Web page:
So Nancy Drew was the first stepping stone into mysteries, followed closely by The Hardy Boys, The Three Investigators, Trixie Belden and so on.  When I was 14, I did Agatha Christies, Death on the Nile and Sleeping Murder for book reviews.  And then I discovered in the local library Patricia Wentworth’s Miss Silver Mysteries, and I was totally hooked.  Preferring amateur detectives, to police procedural.  My staple diet was the older ‘golden Age’ mysteries from authors like John Dickson Carr/Carter Dickson’s Dr Gideon Fell/ Sir Henry Merrival Mysteries, Frances Crane’s Pat & Jean Abbott mysteries, Leslie Ford/David Frome’s Grace Latham & Col John Primrose/Mr Pinkerton mysteries. Elizabeth Daly’s Henry Gamage mysteries, etc…the list is endless, and I read all that I could get my hands on.

So that’s what draws me to the ‘Cozies’ or murder/mystery books…light escapism.

Books became my learning tool, my educator – where teachers had failed, authors unknowingly took up the reigns and began teaching and educating me, pushing me to learn and develop…to explore.

Probably why books will always and forever be my passion…as I owe so much to them and the authors.  They have kept me sane, been my constant companion, been there when I have been low, and picked me up and brought light into my life.  And I can tell you that while writing this part, I have tears running down my face.

Oh, I have tried some of the grittier books, but they very seldom hold any appeal for me.  The only one at present that does, is C. S. Harris’s (Candice Proctor), Sebastian St Cyr books…they are mildly gritty, but have great characters and plots, that hold you and pull you into the story from beginning to end.

I love it when a book does that to me.  When you open a book to the first page, and it grabs you and pulls you into the book and doesn’t let you go until the end of the story.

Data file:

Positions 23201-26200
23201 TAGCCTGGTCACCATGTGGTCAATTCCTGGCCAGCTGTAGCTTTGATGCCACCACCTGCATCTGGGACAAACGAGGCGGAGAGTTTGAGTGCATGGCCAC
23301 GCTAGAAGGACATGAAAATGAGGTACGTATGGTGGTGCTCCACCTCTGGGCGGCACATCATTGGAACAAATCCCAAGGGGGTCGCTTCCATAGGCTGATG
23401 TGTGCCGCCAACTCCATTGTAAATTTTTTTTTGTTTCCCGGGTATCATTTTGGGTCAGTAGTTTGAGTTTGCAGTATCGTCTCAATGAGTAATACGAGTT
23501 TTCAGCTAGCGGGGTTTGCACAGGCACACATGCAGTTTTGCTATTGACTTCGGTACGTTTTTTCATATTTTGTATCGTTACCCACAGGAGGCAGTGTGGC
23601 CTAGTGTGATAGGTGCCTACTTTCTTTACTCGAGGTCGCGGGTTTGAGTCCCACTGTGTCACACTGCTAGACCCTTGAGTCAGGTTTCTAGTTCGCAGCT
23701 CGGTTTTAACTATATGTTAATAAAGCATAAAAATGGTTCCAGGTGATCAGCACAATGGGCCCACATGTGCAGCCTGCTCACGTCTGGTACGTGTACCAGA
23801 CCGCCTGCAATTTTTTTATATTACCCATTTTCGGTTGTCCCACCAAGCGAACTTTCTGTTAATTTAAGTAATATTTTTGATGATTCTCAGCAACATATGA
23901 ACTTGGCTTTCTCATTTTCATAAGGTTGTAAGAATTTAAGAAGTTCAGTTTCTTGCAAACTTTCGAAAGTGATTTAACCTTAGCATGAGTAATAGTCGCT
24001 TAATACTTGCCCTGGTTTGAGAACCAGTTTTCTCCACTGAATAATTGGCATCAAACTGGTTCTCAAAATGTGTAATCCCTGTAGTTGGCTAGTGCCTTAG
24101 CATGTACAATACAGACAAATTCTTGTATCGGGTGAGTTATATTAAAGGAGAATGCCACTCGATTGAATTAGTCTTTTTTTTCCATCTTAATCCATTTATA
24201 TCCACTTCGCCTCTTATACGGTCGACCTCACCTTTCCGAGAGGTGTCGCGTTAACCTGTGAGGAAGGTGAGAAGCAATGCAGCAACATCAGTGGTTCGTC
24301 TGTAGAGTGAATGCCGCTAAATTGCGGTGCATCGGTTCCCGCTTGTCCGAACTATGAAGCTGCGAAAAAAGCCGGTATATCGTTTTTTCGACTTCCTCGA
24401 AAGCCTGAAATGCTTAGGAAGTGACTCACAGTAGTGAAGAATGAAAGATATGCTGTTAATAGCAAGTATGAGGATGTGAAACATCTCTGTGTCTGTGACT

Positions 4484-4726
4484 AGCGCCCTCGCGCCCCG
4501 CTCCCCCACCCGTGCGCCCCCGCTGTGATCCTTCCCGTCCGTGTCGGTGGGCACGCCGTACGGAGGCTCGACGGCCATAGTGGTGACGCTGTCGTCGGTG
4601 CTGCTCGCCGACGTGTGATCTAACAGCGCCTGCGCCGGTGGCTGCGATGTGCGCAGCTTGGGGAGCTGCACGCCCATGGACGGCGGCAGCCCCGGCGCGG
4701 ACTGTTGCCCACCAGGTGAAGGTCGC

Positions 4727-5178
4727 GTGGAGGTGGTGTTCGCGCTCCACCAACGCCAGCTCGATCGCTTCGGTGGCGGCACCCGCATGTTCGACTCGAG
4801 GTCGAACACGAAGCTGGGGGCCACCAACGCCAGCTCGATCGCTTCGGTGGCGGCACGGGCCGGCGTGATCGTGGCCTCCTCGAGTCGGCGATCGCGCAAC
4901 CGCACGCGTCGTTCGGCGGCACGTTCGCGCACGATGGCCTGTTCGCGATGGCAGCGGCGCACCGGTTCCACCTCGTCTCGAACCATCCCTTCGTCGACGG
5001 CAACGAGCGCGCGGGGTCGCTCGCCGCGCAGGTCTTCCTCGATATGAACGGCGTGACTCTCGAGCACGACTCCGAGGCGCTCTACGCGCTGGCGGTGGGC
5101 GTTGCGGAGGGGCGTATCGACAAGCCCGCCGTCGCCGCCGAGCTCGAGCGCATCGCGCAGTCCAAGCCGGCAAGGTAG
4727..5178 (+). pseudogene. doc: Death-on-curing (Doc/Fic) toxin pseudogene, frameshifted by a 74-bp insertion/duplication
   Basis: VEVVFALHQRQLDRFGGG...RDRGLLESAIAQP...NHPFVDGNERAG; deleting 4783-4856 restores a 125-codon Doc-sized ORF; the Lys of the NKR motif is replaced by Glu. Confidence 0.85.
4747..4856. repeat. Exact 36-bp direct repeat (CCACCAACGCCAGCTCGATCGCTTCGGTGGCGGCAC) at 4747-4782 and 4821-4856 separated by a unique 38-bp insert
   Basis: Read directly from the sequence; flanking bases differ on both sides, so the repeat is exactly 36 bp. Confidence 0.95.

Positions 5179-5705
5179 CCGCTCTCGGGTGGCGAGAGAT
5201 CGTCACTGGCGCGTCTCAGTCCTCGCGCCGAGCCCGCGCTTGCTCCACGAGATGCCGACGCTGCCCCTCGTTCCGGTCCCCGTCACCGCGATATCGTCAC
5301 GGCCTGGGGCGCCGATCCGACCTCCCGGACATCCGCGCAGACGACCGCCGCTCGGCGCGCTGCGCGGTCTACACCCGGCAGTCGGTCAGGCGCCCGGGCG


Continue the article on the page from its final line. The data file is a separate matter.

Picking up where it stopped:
For me, a book has to look and sound interesting…yeah, I know, you shouldn’t judge a book by it’s cover…but cozy books have such pretty covers that I can’t resist!

So my go to books are:  Cozies, Vintage (Golden Age) murder mysteries.

I do read quite a few children’s books, now days they tend to be the adventure ones like Rick Riordan’s Percy Jackson, and his slew of other series.   Fantasy books, mainly David Eddings and Terry Pratchett.  A few paranormal mysteries like Simon R. Green’s Nightside and Ghost Finders series.  M/M romance, paranormal romance, historical romance, from authors like K.J. Charles, Jordan L. Hawk, Charlie Cochrane, Harper Fox, Haley Walsh to name but a few.

Mainly I think what motivates me on a book, is if it sounds interesting enough to wet my appetite.  Then I will at least give it a go.

Thankfully we are not all ‘Stepford Wives’.  Each person has there own likes and dislikes…that is what makes each of us unique.


2 thoughts on “What makes us read, what we read?

  1. I love your post. It’s introspective, honest, refreshing and open. And I find it humorous that my topic today on my 365 Challenge was “reader” and your post today was all about reading. Great minds! Too bad you’re in England and I’m in NYC. Imagine the book groups and conversations!

    Liked by 1 person